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Gitxsan petitition forest tenure transfer decision
02 May 2002

Gitxsan petitition forest tenure transfer decision

Gitxsan Territories — May 2, 2002

The Gitxsan filed a petition today in front of the BC Supreme Court in Smithers for a judicial review on the province's decision to transfer forest tenure on the Gitxsan traditional territories in northwest B.C. from Skeena Cellulose to NWBC Timber.

"We want a stay on any action until the government comes and talks to us about our interests and how to accommodate our interests," said Gitxsan legal council Anuthlem buhn (Gordon Sebastian).

The petition, filed by eight Gitxsan hereditary chiefs on behalf of all Gitxsan, states that the province is in breach of its constitutional and fiduciary obligations by consenting to the transfer of control of the forest tenure without proper consultation as outlined by the Supreme Court of Canada's Delgamuukw decision. It also asks the province to supply a number documents that relate to consultation, such as any agreements between BC and NWBC Timber on the tenure transfer.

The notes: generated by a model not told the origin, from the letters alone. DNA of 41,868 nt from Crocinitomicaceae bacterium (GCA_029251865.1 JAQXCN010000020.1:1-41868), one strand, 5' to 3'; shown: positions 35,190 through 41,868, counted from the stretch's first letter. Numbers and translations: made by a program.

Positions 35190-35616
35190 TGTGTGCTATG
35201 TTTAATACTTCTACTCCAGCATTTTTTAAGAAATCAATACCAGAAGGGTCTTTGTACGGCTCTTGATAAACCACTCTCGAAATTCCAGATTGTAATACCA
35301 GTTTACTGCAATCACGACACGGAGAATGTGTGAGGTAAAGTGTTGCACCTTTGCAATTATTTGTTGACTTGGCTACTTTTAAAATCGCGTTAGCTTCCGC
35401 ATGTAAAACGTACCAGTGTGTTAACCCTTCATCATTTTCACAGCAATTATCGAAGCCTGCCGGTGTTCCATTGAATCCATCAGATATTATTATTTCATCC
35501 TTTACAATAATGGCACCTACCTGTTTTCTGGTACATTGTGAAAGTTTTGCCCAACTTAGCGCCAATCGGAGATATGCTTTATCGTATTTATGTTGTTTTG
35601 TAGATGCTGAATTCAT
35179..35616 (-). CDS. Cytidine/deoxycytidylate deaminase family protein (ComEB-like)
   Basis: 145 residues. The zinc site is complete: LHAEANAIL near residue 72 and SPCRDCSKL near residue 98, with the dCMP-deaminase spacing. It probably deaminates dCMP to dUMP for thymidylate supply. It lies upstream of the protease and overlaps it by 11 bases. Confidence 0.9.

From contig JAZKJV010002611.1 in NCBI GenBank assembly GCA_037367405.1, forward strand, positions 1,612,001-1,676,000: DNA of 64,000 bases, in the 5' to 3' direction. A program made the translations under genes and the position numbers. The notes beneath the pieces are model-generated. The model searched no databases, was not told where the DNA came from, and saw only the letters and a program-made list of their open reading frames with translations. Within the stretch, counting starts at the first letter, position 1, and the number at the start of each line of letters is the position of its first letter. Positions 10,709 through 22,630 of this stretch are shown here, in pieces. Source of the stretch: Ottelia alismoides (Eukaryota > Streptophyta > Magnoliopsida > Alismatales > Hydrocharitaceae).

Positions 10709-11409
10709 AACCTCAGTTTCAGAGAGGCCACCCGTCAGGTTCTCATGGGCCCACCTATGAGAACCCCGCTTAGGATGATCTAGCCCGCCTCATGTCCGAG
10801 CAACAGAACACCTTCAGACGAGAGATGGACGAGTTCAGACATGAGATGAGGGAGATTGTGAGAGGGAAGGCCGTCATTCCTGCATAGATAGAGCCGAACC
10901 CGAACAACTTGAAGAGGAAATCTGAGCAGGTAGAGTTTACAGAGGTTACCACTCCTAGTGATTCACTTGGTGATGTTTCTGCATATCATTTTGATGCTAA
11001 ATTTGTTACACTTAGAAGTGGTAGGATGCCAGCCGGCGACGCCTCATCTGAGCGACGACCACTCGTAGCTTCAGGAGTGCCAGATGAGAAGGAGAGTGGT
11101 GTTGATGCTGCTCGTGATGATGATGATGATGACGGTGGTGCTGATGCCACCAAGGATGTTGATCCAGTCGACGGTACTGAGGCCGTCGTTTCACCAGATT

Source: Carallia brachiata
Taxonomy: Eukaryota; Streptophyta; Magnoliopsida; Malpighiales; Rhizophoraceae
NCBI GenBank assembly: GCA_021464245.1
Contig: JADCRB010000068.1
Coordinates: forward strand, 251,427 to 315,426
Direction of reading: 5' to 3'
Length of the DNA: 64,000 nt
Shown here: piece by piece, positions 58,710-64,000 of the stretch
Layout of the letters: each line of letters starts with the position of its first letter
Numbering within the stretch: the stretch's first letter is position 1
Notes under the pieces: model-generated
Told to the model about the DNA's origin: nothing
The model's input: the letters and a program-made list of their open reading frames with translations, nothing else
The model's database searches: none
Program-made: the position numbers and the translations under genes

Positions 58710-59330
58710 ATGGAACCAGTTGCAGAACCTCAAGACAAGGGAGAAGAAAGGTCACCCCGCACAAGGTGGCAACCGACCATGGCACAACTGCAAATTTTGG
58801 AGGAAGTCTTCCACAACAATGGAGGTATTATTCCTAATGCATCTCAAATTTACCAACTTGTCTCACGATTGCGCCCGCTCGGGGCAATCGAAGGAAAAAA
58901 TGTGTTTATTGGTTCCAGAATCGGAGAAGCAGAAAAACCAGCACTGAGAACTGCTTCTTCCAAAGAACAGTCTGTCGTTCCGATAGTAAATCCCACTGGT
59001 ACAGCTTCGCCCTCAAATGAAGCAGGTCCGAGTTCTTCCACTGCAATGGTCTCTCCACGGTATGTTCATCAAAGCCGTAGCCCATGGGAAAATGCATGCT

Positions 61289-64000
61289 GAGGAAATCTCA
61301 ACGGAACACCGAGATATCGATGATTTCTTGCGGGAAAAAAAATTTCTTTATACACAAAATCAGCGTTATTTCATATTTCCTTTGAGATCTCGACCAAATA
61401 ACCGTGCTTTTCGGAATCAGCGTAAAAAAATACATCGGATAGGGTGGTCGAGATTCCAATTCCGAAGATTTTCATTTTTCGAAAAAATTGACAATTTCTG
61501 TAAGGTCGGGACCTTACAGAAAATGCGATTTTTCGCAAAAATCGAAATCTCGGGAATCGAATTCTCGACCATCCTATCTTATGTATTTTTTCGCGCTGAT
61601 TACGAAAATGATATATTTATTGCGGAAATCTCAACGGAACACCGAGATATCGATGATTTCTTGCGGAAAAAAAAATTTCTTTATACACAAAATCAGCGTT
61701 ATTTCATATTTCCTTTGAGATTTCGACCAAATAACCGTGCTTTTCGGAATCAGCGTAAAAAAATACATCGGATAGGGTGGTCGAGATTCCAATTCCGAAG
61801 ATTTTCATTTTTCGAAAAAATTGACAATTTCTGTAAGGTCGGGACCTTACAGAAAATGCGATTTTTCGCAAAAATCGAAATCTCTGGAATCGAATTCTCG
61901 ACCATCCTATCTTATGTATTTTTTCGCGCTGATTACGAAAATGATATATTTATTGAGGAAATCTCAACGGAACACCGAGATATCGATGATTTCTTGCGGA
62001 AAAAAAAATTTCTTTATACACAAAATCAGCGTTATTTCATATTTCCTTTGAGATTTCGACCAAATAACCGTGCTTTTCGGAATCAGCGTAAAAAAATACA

"No key documents were forwarded to us. We don't know what happened in the background regarding grants or concessions the province gave for the next 20 years," said Anuthlem buhn. "We've been ready since 1982 for meaningful consultation. In this case of transfer of forest tenure, none of the House groups were ever invited to a meeting to deal specifically with the effect on their territories."

If the approval goes ahead, a strategy of raw log export by NWBC Timber means the Carnaby sawmill that is part of the deal won't reopen leaving more than 150 local residents out of a job in an area experiencing upwards of 90% unemployment.

"The success of this petition will be a benefit to everybody in the area, Gitxsan and non-Gitxsan alike," said Gitxsan Treaty Office executive director Catherine Blackstock. "If the deal goes ahead raw logs will just roll out and we'll be left with an empty territory again. The resources and employment need to stay locally."

The Gitxsan will use the fact that they pursued a court case for 13 years resulting in the creation of a new legal test for aboriginal title under the SCC's Delgamuukw decision to strengthen their arguments under the petition that a judicial review of the tenure transfer is necessary.

"Although the Gitanyow injunction hit a wall, ours is a different case," said Blackstock. "We have no choice but to take a stand on this deal — even if the court system is a barrier for us."